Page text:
Talk About Teaching and Learning
January 18, 2011,
Volume 57, No. 18
Keeping the Classroom Relevant in a Rapidly Changing Field
Zachary G. Ives
In many areas of academia, especially those that connect closely to an industry, there is a tension between focusing curricular activities on principles and foundations versus skills. Given that the University’s primary role is to teach how to learn, we as faculty tend to gravitate more towards the principles and away from the pragmatics. Yet, particularly in a fast-moving technical field, such as my home area of Computer and Information Science (CIS)—this can make the curriculum seem detached from the state-of-the-art in the discipline. In turn, that can make students concerned about whether they are prepared to enter the workforce, when their peers have more experience in the skills many employers are seeking.
I believe the best response to these concerns is to not only explain to the students that principles can fairly easily be developed into skills—but to actually show students how to do this. Over the past seven years, I have sought to develop a teaching approach that presents not only the principles and the pragmatics, but also exercises students’ ability to generalize what they have learned, and also helps the students see how ideas and topics form an integrated picture from principles to pragmatics.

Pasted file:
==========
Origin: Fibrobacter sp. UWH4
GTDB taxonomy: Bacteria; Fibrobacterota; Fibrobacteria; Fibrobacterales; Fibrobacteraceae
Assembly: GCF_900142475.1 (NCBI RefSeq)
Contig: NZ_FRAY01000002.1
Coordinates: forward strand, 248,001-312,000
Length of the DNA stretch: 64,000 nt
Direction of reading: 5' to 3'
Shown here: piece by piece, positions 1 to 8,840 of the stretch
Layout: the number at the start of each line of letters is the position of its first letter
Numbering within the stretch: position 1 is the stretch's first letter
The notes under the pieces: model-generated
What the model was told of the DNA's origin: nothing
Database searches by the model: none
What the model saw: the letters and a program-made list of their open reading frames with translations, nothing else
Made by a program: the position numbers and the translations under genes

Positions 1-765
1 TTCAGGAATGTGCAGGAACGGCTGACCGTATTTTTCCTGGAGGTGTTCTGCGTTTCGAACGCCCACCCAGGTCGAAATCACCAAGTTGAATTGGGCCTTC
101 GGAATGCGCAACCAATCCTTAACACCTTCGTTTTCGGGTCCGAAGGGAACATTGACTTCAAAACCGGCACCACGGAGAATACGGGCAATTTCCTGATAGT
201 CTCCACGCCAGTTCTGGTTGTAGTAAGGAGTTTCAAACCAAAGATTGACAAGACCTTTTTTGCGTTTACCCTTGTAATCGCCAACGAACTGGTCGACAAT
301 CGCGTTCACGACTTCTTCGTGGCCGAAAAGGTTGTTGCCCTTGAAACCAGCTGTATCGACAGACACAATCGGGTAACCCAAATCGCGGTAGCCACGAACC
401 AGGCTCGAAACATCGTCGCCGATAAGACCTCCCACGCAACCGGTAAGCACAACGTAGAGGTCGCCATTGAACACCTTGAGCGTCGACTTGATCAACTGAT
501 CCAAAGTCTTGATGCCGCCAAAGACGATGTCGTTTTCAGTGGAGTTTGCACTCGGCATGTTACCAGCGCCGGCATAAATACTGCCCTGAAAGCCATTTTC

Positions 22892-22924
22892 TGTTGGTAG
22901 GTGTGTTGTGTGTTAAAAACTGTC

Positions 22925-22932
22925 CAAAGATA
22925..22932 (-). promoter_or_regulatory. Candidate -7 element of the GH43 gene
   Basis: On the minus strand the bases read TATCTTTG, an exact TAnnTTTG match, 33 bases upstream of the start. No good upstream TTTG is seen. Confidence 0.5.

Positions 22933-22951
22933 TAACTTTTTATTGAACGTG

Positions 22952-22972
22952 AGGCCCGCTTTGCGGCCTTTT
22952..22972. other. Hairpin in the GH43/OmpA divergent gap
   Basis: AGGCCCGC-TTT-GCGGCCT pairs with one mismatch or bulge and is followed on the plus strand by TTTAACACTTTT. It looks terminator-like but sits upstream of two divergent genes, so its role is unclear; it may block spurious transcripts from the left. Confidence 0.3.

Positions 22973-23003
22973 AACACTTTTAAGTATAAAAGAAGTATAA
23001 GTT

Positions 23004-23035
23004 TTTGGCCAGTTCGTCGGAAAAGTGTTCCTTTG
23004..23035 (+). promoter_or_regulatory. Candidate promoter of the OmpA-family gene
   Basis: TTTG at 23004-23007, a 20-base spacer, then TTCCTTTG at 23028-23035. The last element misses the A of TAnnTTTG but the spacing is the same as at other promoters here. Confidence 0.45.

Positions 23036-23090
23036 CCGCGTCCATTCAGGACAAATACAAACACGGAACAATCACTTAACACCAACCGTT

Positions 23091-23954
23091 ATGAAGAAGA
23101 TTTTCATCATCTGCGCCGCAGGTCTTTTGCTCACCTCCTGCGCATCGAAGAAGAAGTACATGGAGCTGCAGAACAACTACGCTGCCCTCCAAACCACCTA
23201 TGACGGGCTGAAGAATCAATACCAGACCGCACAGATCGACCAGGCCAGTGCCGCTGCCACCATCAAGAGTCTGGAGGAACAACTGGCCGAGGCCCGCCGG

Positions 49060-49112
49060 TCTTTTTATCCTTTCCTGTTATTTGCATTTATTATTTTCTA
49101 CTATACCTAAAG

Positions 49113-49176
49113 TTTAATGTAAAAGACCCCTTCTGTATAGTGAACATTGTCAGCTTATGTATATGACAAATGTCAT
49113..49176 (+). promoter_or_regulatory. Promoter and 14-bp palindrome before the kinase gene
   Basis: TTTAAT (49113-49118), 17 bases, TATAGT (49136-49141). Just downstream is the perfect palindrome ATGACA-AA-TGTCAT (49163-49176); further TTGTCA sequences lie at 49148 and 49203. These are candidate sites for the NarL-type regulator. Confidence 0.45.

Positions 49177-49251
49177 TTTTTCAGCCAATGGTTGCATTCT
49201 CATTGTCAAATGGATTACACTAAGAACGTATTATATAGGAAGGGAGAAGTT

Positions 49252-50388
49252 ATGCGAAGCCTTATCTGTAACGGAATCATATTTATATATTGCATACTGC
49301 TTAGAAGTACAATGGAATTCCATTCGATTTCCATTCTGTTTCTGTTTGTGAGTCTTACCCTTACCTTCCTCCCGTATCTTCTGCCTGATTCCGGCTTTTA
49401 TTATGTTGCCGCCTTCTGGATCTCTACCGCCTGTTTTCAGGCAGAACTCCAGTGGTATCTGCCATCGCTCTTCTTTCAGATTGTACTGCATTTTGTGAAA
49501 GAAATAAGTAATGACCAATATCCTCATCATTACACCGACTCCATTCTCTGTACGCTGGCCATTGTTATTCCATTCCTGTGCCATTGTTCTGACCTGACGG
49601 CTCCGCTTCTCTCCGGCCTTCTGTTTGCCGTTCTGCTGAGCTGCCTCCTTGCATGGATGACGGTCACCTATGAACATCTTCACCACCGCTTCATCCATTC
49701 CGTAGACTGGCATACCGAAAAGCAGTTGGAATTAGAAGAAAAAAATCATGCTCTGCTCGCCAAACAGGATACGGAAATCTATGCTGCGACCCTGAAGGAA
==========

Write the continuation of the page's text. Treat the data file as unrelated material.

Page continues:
I teach courses that have very strong relevance to practice—Web and data management-related topics—and I seek to bring the state-of-the-art into the classroom as illustrations of the principles. There are many technologies that students learn about from their readings, from their friends, and from the Web. I try to stay relatively up-to-date on these and to include them within lectures: to present their fundamental ideas and their strengths and weaknesses. I believe it is especially useful to pay attention to news announcements, and to lead the students through discussions where we break down and analyze the likely principles behind a “bleeding-edge” technique. Perhaps there is a new scheme for ranking information on the Internet, and we will analyze its likely benefits and drawbacks. Or alternatively there might be a set of claims made by a technology company, and we might try to analyze whether the claimed functionality is actually even attainable. Such discussions, while in some sense diversions from the standard lectures, help the students to realize that the insights they have gained from their theoretical readings can help them to understand today’s cutting-edge technologies even without yet knowing all the details. I believe the extra work involved in such exercises encourages critical thinking and analysis, shows relevance, and help separate a conventional course from one that will truly impact the students in the long term.
A second cornerstone of my teaching philosophy is to give large-term projects, which ideally bring together many of the concepts discussed during the class—including the practical manifestation of many of the theoretical ideas. I always try to come up with projects that students can get excited about, and to break these up into achievable milestones (possibly even included within the regular homework assignments). Through these projects, the students truly develop an understanding about how the course material fits together, and they learn many useful real-world skills like design, critical analysis, debugging and troubleshooting. Moreover, I make liberal use of extra credit to encourage the students to exercise their creativity in going far beyond the original homework assignment.